Recapping The New York Times Travel Show

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The New York Times Travel Show
La Paz, Bolivia was among several new destinations showcased at The New York Times Travel Show for the first time. (Photo credit: Carla Hunt)

The New York Times Travel Show is one the largest trade and consumer travel events in North America, judging by the big increase in numbers at its 14th annual tourism showcase held January 25-27. Participating this year were 700 exhibiting companies representing 170 countries. Tucked into the program of this colorful 3-day Travel Show—complete with traditional dance troupes from Bhutan, Botswana, Georgia, Indonesia, Ireland, Martinique and Uzbekistan; culinary tastings from Margaritaville (New York) to Israel to India and beyond; countless samplings of wines and other national libations—were seminars focused on top travel destination trends and picks for 2019-2020.

Certainly, ‘tis impossible to cover this event in depth, so this guest focused on new horizons: first time exhibitors and new products. Consider this sampling.

  • Italy’s most exciting new gateways seem to be Bari and Brindisi in Puglia, the new discovery region in southern Italy offering a whole new world of art and architecture, slow food, beaches, luxury accommodations in masserie (manor farm houses) and traditional trulli. Exhibitor Apulvia Service ( offers a Cultural Tour including UNESCO sites of Alberobello and Castel del Monte, as well as Lecce, Bari, Ostuni; a weeklong Biking Tour along the Appia Way; and a Food & Wine Tour. Each of these programs includes time in the UNESCO site and this year’s Cultural Capital of Europe: Matera, located in neighboring Basilicata. Inhabited for 7,000 years, Matera is famous for its fascinating cave dwellings and rock churches.
  • The Caucasus were on hand, with Georgia ( welcoming visitors to its Tbilisi capital with its mosques, synagogues, Armenian and Georgian churches, as well as spa-baths and cafes. Exhibitor Silk Roads Treasure Tours ( introduced several tours combining the emerging southern Caucasus countries of Georgia, Armenia and Azerbaijan that offer UNESCO designated places, crafts and cultural traditions, as well as magnificent scenery and flavorful cuisine and wines.


The Geghard Monastery, carved out of a mountain, started as a small chapel in the fourth century A.D.
This UNESCO World Heritage Site is an hour by road east of the Armenian capital of Yereven.
  • Ukraine, the second largest country in Europe (after Russia), was a new entrant at the show, a destination with easy access from the U.S. with direct air service on Ukraine International Airlines ( Big, diverse, largely undiscovered, Ukraine is entering a new age, introducing guests to UNESCO World Heritage sites in Kiev, Lviv and Chernivisi; touring wineries near Odesa; treating music lovers to performances at the ornate Lviv Opera House; visiting traditional villages in the Carpathian Mountains; enjoying the comforts of international brand hotels and home stays. Experts at the table included Cobblestone Freeway Tours (, focused creatively on travelers’ handcrafted cultural experiences.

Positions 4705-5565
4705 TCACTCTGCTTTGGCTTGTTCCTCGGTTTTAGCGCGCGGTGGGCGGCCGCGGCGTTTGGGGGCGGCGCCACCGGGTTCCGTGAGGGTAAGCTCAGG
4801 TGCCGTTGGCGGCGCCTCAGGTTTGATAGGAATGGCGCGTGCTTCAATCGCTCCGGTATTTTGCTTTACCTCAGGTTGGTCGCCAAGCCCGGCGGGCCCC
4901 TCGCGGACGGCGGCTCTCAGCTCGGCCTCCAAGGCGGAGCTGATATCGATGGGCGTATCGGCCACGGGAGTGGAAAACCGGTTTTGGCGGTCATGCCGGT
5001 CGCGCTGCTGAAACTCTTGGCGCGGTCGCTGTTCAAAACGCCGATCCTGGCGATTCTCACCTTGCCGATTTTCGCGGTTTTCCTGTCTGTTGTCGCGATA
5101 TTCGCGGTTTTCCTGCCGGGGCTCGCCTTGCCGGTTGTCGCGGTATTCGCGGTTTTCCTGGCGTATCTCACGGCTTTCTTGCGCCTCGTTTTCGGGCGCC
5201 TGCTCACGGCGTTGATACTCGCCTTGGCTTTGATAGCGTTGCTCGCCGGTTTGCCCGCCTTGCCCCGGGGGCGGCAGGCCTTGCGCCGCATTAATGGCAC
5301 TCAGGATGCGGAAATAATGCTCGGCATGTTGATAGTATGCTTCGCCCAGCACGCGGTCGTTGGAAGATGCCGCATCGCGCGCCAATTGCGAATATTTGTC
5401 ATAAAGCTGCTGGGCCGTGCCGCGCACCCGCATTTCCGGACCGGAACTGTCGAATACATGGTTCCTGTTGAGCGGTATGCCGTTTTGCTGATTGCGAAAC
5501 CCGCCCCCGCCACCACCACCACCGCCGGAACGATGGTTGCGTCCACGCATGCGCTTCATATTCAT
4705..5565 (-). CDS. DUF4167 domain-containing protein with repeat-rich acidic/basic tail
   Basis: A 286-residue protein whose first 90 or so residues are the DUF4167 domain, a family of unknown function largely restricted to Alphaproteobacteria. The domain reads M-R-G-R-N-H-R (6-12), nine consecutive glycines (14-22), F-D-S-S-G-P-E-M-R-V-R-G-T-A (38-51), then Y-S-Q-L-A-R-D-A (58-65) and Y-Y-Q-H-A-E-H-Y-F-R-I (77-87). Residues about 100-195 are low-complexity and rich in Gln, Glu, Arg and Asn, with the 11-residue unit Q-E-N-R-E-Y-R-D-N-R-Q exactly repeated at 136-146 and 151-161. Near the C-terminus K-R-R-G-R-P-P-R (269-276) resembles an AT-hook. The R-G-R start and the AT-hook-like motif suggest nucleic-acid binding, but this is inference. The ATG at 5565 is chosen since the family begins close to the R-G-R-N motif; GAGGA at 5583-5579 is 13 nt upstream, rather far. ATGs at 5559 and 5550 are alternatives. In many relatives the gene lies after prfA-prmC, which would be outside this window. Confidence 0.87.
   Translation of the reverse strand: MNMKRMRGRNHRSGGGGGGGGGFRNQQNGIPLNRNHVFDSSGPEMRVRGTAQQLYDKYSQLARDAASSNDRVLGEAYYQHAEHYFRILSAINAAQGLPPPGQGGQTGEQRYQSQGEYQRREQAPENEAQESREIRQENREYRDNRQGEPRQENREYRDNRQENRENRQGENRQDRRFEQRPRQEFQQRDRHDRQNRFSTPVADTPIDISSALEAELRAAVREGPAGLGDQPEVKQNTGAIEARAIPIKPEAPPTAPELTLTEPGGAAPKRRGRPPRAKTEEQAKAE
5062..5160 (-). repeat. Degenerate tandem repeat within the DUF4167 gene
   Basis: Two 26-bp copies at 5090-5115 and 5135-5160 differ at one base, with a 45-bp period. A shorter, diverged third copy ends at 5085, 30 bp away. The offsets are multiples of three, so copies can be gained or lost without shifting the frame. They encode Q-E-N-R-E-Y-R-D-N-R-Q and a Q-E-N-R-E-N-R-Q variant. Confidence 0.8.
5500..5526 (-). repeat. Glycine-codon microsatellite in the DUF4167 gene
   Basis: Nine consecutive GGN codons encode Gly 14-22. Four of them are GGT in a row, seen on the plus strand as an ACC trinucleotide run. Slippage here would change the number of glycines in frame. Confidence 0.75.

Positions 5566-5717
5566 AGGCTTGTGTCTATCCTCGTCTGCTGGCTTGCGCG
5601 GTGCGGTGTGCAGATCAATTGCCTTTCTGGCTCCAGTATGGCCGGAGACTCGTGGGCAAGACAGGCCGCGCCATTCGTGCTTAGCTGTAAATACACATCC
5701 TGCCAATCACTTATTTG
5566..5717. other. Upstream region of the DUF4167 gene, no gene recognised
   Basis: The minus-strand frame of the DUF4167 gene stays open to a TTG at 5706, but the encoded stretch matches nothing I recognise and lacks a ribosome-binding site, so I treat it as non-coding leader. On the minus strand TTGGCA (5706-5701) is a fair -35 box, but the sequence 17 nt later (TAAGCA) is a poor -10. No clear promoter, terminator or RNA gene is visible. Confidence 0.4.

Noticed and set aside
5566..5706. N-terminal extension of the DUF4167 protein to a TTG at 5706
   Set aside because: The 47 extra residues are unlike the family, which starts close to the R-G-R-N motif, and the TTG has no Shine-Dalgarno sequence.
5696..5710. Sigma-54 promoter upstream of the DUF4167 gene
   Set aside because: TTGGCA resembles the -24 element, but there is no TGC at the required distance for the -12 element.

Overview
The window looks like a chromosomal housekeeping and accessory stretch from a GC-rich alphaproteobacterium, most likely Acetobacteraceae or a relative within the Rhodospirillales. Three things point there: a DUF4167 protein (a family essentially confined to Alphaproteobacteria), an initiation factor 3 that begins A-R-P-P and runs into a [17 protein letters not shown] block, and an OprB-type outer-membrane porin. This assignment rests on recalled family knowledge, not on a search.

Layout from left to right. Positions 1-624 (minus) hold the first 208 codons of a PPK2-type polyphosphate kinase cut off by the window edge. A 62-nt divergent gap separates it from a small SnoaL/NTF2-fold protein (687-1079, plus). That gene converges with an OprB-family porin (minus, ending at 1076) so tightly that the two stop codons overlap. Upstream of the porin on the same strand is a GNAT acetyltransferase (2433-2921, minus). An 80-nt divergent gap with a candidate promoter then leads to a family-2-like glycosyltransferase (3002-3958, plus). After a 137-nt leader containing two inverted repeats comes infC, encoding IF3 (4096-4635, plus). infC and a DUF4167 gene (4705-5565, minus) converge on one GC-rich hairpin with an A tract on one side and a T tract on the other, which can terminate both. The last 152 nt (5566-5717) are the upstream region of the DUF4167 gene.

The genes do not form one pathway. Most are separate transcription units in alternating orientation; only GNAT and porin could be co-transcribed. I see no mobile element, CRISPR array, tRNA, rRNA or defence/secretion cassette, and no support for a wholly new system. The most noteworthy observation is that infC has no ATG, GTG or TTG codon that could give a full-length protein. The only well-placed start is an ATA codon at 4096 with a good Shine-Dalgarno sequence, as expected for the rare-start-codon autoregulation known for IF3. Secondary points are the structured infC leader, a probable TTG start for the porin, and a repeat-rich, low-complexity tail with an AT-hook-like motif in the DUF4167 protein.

• Bolivia is South America’s hot new kid on the Andean discovery block, being newly discovered by lovers of living cultures, magnificent scenery and emerging culinary highs. The emerging destinations was ably represented by Bolivia Milenaria ( whose exclusive travel experiences range from cultural encounters in the markets of La Paz and Tarabuco to colonial towns such as Sucre and Potosi to wildlife touring (bird count:1,350 species) in Madidi and Noel Kempff National Parks.
  • A surprise entrant on the exhibition floor was Pakistan (one of my most sensational travel experiences ever), a far-out cultural adventure choice perhaps; however, for the first time in 15 years, Lonely Planet is updating its guidebook. Exhibitor Adventure Tours Pakistan ( represented his country well with a selection of cultural tours departing from Islamabad: a 14-day Kingdoms of the Himalaya, an 8-night journey of faith and history on the Gandhara Civilization itinerary or the Tribes of the Hindukush; or the Shandur Polo Festival in July or a 12-night Cholistan Desert Safari.
  • Adventure operator Wild Frontiers ( is always blazing new trails, such as its 8-day Walking in Palestine Tour through the Jordan Valley, staying with local families, experiencing a Bedouin tent camp, visiting Bethlehem and Jericho. To come is a new Indonesian itinerary—the current passion of company founder Jonny Bealby—visiting Sulawesi, the ruins of Bobourduro, and Komodo Island, home to the world’s largest lizards: the dragons.
  • Closer to home. Austin Adventures’ ( Mighty Five National Parks embraces Utah’s grand rock havens: Canyonlands, Arches, Bryce, Zion and Capitol Reef, where the super-stars are surreal scenery and the variety of activities. Upon completion of this 6-day adventure, participants will have checked off five of America’s 59 parks.
Arches National Park
Arches National Park
  • Frommer Guide Books maven, Pauline Frommer, did not disappoint on her annual and always excellent survey of the world travel scene. She shared with her audience how to avoid many of the over-touristed corners of the world by discovering alternative and undiscovered horizons in the destinations. For instance, she predicted Tahiti would be hot this year, due to direct air service from the U.S., but recommended getting away from it all in the popular spots of Moorea and Bora Bora by hopping over to the Austral Islands, which she describes as “Tahiti as Gauguin would have enjoyed.” She also suggested if booming Iceland seems too crowded, take in the Faroe Islands, and certainly, in the high season, think twice about Italy’s Cinque Terra or even Amalfi Coast, and head further south to yes: Puglia and Basilicata, the newly fashionable boot of Italy.